What the Heck Does “Best Efforts” Mean?

I suspect that the one usage that causes me most aggravation is best efforts. That’s because the way I see it is diametrically opposed to the way many practitioners see it.

I think the problem is that people approach it as an issue to be resolved by case law, whereas I see it first of all as a matter of semantics. What does best efforts mean in general usage? And what are the implications of seeking to have it mean something other than that?

I discuss best efforts in MSCD and have blogged about it a few times (seach for “best efforts” and “best endeavours”), but I realized that I hadn’t adequately explored the semantics. So here goes:

Drafters use a bewildering variety of efforts phrases. An informal survey of contracts filed as “material contracts” on the Securities and Exchange Commission’s EDGAR system suggests that the most prevalent efforts phrases are best efforts, reasonable efforts, commercially reasonable efforts, and reasonable best efforts. Also used are good-faith efforts, diligent efforts, commercially reasonable best efforts, and every effort. The mix-and-match quality of efforts terms can approach the bizarre, as in best good-faith reasonable efforts.

The conventional wisdom among lawyers is that best efforts is the most onerous of the efforts standards—that the promisor is required to do everything in its power to accomplish the stated goal, even if it bankrupts itself in the process—whereas other efforts standards are less onerous.

The rationale underlying this distinction is that in everyday language, best represents a higher standard than reasonable. But as a matter of semantics, that is—at least in the context of the phrase best efforts—a problematic proposition.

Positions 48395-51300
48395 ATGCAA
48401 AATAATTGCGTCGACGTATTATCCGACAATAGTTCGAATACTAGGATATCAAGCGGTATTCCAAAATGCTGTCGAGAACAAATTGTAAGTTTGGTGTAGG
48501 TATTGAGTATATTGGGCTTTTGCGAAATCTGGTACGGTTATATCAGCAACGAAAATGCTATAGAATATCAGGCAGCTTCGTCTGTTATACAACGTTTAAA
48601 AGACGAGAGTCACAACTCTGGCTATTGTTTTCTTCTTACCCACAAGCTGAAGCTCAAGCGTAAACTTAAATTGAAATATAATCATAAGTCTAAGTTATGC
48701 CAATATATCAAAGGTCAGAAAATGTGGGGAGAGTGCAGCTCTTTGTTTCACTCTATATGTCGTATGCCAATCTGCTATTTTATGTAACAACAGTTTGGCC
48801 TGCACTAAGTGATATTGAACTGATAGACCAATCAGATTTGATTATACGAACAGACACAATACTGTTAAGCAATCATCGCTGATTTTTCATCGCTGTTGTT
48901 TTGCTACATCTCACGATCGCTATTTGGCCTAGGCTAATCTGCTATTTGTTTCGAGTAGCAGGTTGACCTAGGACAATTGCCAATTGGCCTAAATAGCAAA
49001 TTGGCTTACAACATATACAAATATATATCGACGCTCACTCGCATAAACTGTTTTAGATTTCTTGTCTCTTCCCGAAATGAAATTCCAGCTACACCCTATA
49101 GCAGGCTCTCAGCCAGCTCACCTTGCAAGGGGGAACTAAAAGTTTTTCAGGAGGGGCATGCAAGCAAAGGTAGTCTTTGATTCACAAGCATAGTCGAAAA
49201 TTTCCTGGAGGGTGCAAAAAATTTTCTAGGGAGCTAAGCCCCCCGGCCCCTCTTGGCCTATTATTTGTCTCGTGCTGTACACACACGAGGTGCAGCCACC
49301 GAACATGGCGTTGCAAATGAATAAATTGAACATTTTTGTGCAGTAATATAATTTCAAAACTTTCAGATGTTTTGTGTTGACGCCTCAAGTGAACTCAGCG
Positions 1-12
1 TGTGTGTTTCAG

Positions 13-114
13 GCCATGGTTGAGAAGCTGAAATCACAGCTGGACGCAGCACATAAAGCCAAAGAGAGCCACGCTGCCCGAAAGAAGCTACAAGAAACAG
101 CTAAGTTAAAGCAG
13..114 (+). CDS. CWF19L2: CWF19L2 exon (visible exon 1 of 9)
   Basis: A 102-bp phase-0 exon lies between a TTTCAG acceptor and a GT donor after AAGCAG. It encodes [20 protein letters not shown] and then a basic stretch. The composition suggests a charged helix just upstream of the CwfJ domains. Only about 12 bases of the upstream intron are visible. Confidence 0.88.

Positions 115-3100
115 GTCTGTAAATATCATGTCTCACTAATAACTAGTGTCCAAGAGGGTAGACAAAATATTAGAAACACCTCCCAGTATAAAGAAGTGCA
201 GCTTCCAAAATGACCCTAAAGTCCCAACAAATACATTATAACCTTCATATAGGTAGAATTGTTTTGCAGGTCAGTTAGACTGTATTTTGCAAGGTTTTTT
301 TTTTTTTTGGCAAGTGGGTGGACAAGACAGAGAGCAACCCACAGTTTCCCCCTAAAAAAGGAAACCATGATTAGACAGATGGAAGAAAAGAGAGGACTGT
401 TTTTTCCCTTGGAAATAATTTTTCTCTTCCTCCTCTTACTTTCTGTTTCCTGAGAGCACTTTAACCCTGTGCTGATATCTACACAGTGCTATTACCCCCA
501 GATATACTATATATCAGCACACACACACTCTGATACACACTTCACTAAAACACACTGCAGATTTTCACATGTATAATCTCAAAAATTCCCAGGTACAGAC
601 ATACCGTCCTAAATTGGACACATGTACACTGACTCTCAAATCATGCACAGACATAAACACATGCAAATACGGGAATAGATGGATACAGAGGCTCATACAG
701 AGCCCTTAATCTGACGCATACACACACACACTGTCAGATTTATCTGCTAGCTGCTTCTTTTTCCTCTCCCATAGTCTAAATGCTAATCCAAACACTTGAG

In the sentence Despite my best efforts, I wasn’t able to purchase any Superbowl tickets, the word best doesn’t mean that the speaker did everything possible to purchase Superbowl tickets, no matter how onerous, such as taking out a loan to purchase tickets from a broker at an exorbitant price. Instead, it means that the speaker did whatever made sense, taking into account not only the extent of his Superbowl enthusiasm but also his finances. The same applies to use of the word best in the statement I’ll do my best to purchase Superbowl tickets—the speaker isn’t required to do everything possible to purchase Superbowl tickets, just what makes sense, taking into account the circumstances. For contract-drafting purposes, the equivalent of I’ll do my best is Acme shall use best efforts.

Like any writing that seeks to regulate conduct, contracts are scrutinized far more closely than other forms of communication. In a dispute, an aggrieved party will seek to squeeze a desired but not necessarily evident meaning out of a given phrase or, if necessary, its constituent elements. It shouldn’t come as a surprise that litigants have fastened on the dictionary meaning of best—“surpassing all others”—so as to argue, regardless of idiomatic use of the phrase best efforts, that an obligation to use best efforts in fact requires that a party take extraordinary measures. However problematic that meaning, it has proved plausible enough to in effect render best efforts ambiguous.